Well, those people weren't really "subjugated" before. The only real point of contention there was the language issue, and situation with Russian language in Ukraine is complex - but they're far better off there than, say, English speakers in Quebec.
Basically, the constitution defines Ukrainian as a state language, and Russian as "the protected language of inter-national communication", and it explicitly protects "the freedom to speak Russian". In practice, almost everyone in Eastern Ukraine, and a good part (depending on who you ask, the majority) of central Ukraine actually speak Russian in everyday life, even when they state that their native language is Ukrainian. Almost all newspapers and books are published in Russian. TV news are mostly Ukrainian (but there are Russian channels, too), but most movies are in Russian. Most schools do teach Russian, even those where Ukrainian is a primary education language.
Russian in education is probably the area where most concerns manifest. There are Russian schools, but many argue that there's not enough of them given the number of Russian speakers (but, OTOH, Crimea has barely any Ukrainian schools, despite having 25% of population self-identify as Ukrainian - but Crimea is kinda special, being an autonomous republic with its own unique status). Ditto for Russian universities.
The talk about making Russian the official state language alongside Ukrainian, much like in Ireland or Canada, is occasionally floated, but that would mainly affect businesses (which have to submit tax reports etc in Ukrainian today). In theory, regional governments are supposed to operate in official language, but in practice those in Eastern Ukraine has been using Russian pretty much exclusively anyway...
As for compromise, I think that it was entirely possible before the occupation of Crimea. There were a lot of Russian speakers on Maidan, and that was appreciated - for example, in Lvov, which is considered the heartland and hotbed of western Ukrainian nationalism, they had a "speak Russian for a day" event as a sign of respect, and that was supported by Right Sector and other nationalist groups.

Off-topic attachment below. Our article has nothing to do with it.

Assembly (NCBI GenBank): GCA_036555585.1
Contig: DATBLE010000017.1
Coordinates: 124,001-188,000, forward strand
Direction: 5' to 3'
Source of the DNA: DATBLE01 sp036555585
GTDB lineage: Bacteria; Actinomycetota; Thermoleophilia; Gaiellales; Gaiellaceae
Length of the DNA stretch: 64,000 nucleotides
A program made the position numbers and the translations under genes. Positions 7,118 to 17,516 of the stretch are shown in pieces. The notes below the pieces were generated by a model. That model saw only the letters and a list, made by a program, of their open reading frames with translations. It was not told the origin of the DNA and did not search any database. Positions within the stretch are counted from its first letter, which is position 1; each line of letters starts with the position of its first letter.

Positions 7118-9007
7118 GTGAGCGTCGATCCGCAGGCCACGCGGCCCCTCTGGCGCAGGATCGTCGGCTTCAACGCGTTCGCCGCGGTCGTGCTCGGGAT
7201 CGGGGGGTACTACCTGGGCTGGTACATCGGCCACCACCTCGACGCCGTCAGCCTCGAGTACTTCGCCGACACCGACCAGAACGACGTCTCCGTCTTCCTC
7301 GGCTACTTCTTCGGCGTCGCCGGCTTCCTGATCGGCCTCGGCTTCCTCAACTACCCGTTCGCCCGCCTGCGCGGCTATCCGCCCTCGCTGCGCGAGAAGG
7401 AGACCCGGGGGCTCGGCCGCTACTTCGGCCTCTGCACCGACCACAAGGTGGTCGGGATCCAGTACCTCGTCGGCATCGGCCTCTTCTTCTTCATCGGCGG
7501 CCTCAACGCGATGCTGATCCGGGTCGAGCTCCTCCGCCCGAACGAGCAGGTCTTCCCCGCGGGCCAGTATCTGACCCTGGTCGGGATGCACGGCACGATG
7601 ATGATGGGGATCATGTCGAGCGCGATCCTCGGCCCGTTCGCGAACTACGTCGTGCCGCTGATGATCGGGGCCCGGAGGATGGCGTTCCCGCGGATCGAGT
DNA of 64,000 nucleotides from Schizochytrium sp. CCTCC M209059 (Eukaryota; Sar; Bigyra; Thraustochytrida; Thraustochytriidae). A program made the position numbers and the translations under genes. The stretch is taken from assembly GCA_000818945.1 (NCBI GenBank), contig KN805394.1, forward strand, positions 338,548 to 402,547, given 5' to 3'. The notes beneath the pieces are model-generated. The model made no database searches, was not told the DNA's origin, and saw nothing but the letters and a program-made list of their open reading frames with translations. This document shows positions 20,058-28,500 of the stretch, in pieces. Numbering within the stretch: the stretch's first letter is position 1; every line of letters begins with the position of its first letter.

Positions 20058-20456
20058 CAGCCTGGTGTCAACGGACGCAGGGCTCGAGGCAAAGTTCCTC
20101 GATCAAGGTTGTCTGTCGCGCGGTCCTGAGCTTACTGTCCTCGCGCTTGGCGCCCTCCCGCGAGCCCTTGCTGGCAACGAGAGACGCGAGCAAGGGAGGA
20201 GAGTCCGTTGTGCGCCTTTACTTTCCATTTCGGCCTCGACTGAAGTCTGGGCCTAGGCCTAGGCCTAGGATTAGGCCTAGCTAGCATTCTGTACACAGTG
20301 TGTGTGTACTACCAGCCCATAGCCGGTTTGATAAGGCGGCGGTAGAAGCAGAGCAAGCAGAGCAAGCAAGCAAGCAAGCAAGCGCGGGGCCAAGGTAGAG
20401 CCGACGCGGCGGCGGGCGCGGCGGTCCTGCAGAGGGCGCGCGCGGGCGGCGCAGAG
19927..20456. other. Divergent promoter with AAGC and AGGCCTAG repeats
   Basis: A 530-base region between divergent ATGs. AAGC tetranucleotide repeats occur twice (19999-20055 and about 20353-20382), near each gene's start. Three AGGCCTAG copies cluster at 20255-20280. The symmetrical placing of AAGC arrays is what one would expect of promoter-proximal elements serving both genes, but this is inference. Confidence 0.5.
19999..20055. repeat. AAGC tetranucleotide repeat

Generally speaking, you should understand that the new government is not actually all that nationalist. The actual nationalist parties are Svoboda and Right Sector. Svoboda has 3 ministers in the new government out of 18, Right Sector has none. Most of the new government is Batkivshchina, which is more pro-Western/European than it is nationalist.
The problem is that the invasion has upset the balance. Basically, the extreme nationalists that claimed that ethnic Russians are the "fifth column" paving the way for Russian occupation of Ukraine can now nod at Crimea as testament to their words. If Russia pushes on, I'm afraid that Ukrainian nationalists will rapidly radicalize, and will start actually persecuting ethnic Russians as intrinsic enemies of their budding nation-state. That region has seen ethnic violence for the sake of nation-building on a large scale before (most recently, Volyn Massacre), so yet another one would be nothing new. And, of course, ethnic Russians in southeastern and central parts would also radicalize in response to that, just as Poles did in Volyn. So this has all chances of blowing up into full-fledged everyone-on-everyone genocide along the same lines as Yugoslavia - assuming, of course, it doesn't blow up even further into a major war between Russia and NATO/EU.